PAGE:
GCIH KCMG SC
|UN Special Representative for International Migration|
12 January 2006 – 9 March 2017
|Preceded by||New office|
|Succeeded by||Louise Arbour|
|Chairman of Goldman Sachs|
1 July 1995 – 1 May 2015
|Preceded by||Edith W. Cooper|
|Succeeded by||Lloyd Blankfein|
|Director-General of the World Trade Organization|
1 July 1993 – 1 May 1995
|Preceded by||Arthur Dunkel
(as Director-General of the GATT)
|Succeeded by||Renato Ruggiero|
|European Commissioner for Competition|
7 January 1985 – 5 January 1989
|Preceded by||Frans Andriessen|
|Succeeded by||Leon Brittan|
|19th Attorney General of Ireland|
30 June 1981 – 9 March 1982
|Preceded by||Anthony J. Hederman|
|Succeeded by||Patrick Connolly|
15 December 1982 – 12 December 1984
|Preceded by||John L. Murray|
|Succeeded by||John Rogers|
|Born||Peter Denis Sutherland
25 April 1946
Foxrock, Dublin, Ireland
|Died||7 January 2018
St. James's Hospital, Dublin, Ireland
|Resting place||Kilternan Cemetery Park,
|Political party||Fine Gael|
|Spouse(s)||Maruja Sutherland (m. 1974–2018)|
|Alma mater||University College Dublin|
Peter Denis Sutherland (25 April 1946 – 7 January 2018) was an Irish businessman, barrister and politician who served as UN Special Representative for International Migration from 2006 to 2017, Chairman of Goldman Sachs from 1995 to 2015, Director-General of the World Trade Organization from 1993 to 1995, European Commissioner for Competition from 1985 to 1989 and Attorney General of Ireland from 1981 to 1982 and 1982 to 1994.
Sutherland was the United Nations Special Representative of the Secretary-General for International Migration until March 2017. Appointed in January 2006, he was responsible for the creation of the Global Forum on Migration and Development (GFMD). He served as President of the International Catholic Migration Commission, as well as member of the Migration Advisory Board of the International Organisation for Migration.
Sutherland previously served as Attorney General of Ireland (1981–84), European Commissioner responsible for Competition Policy (1985–89); Founding Director-General of The World Trade Organisation, formerly GATT (1993–95), and former Chairman of Goldman Sachs International (1995–2015). He received numerous awards including European Person of the Year Award (1988).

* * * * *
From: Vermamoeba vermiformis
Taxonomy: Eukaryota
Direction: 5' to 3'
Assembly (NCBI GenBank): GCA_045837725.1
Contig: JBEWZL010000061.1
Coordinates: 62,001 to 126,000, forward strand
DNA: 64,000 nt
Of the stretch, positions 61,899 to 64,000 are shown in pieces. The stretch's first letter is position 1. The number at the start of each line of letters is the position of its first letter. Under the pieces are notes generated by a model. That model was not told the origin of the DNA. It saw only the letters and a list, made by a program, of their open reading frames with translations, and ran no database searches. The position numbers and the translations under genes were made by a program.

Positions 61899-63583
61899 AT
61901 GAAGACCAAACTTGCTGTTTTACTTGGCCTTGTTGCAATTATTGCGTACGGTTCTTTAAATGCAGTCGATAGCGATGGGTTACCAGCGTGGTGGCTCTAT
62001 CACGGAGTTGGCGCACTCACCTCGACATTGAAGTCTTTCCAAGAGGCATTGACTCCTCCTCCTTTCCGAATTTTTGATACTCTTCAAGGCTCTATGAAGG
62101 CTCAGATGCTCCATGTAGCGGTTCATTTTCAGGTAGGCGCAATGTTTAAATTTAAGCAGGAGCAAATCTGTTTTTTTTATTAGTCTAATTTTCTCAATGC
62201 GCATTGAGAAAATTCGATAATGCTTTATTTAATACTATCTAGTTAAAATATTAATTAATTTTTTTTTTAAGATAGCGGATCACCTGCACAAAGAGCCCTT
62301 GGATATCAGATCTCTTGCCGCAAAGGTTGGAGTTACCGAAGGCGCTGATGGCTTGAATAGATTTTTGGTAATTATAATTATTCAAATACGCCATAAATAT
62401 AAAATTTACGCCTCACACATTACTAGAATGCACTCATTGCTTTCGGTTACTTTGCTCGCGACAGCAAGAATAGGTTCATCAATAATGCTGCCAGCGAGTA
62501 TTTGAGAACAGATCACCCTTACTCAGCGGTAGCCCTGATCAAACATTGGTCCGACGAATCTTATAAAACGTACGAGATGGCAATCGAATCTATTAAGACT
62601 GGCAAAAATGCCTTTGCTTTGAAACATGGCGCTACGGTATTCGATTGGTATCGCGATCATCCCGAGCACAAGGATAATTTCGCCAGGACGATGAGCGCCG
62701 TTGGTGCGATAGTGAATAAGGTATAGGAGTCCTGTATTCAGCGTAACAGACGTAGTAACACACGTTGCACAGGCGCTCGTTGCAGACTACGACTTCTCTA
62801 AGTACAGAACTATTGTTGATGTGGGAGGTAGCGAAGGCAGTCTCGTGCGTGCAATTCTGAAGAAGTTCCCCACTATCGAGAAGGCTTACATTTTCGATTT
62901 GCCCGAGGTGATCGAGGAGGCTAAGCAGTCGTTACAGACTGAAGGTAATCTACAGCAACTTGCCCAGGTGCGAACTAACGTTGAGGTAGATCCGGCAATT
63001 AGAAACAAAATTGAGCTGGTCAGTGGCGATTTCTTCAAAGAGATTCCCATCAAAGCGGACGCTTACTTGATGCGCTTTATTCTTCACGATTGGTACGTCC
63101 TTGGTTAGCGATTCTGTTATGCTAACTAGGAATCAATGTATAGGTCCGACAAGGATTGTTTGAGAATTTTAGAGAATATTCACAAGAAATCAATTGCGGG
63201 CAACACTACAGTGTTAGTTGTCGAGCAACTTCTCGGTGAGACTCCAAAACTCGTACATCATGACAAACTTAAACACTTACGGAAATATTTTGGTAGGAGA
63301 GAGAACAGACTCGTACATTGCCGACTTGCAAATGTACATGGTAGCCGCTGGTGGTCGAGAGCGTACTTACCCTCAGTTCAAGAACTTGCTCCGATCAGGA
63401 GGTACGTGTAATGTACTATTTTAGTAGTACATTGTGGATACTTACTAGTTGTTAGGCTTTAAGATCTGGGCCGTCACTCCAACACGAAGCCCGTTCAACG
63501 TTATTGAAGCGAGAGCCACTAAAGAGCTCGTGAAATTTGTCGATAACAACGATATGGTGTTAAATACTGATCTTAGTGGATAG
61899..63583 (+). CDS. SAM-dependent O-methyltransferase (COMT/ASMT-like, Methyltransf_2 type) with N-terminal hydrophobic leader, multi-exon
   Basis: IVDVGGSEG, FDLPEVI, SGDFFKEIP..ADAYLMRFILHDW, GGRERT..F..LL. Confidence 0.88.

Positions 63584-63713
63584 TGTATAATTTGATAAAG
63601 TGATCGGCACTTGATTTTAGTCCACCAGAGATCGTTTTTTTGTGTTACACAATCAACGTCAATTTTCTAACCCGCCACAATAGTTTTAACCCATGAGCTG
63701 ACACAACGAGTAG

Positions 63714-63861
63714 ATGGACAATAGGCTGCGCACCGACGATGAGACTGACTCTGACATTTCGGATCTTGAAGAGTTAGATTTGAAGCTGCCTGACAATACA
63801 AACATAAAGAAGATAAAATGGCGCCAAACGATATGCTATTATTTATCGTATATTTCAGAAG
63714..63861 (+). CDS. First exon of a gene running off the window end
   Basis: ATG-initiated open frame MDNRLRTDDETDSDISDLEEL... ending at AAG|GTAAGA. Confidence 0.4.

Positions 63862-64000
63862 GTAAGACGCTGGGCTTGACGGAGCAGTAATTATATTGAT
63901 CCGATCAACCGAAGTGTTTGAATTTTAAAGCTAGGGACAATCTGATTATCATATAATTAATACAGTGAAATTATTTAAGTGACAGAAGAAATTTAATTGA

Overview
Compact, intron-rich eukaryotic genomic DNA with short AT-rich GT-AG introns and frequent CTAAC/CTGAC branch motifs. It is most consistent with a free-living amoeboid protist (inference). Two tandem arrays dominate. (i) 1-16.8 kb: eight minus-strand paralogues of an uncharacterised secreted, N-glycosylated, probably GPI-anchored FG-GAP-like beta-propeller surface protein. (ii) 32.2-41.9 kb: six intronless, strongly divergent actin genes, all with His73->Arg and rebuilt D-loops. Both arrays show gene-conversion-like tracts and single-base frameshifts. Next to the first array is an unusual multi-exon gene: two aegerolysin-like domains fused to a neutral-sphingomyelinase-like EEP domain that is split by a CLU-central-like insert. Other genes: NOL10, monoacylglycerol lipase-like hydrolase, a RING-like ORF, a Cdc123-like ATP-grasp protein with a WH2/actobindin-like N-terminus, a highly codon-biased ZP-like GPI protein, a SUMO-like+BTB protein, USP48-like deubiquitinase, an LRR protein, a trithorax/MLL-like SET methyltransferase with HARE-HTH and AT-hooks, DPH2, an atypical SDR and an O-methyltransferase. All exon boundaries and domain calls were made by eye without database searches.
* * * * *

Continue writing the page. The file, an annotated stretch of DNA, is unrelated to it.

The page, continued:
Of Irish nationality, Sutherland was born in Dublin in 1946 and was educated at Gonzaga College, Ranelagh, Dublin. He is of partial Scottish ancestry. He graduated in Civil Law at University College Dublin and practiced at the Irish Bar between 1969 and 1980. He married his wife, Maruja Sutherland, a Spaniard, in 1974.
He was appointed to the European Commission in 1985 and had responsibility for competition policy and, initially for 1985 only, also for education. He said that he was especially pleased to have proposed the establishment of the ERASMUS programme (European Regional Action Scheme for Mobility of University Students) that allows European university students to study in other member states.
He was Chairman of the Committee that produced The Sutherland Report on the completion of the Internal Market of the EEC, commissioned by the European Commission and presented to the European Council at its Edinburgh meeting in 1992.
He was the youngest ever European Commissioner and served in the first Delors Commission, where he played a crucial role in opening up competition across Europe, particularly the airline, telecoms, and energy sectors. Sutherland was described as "an outstanding Commissioner".
In 1993, he became Director-General of the General Agreement on Tariffs and Trade (now the World Trade Organisation). Later Mickey Kantor, the US Trade Minister, cred him with being the father of globalization and said that without him there would have been no WTO. The Uruguay round of global trade talks, concluded in December 1993 with Sutherland as chair of GATT, produced a "comprehensive, rules-based and global trade regime"  which was the biggest trade agreement in history and established the World Trade Organisation. His integral role in the successful conclusion of these negotiations has been cited as "indispensable". Chairing the Uruguay Round, Sutherland "employed tactics the likes of which had never been seen before in GATT…he worked to create the sense of unstoppable momentum" by mobilising the press and media and instigating "a more aggressive public relations than the staid GATT had ever before seen".
A 2013 book by Craig VanGrasstek of the Harvard Kennedy School, published by the WTO, The History and Future of the World Trade Organisation, details Sutherland’s role in the formation and establishment of the body.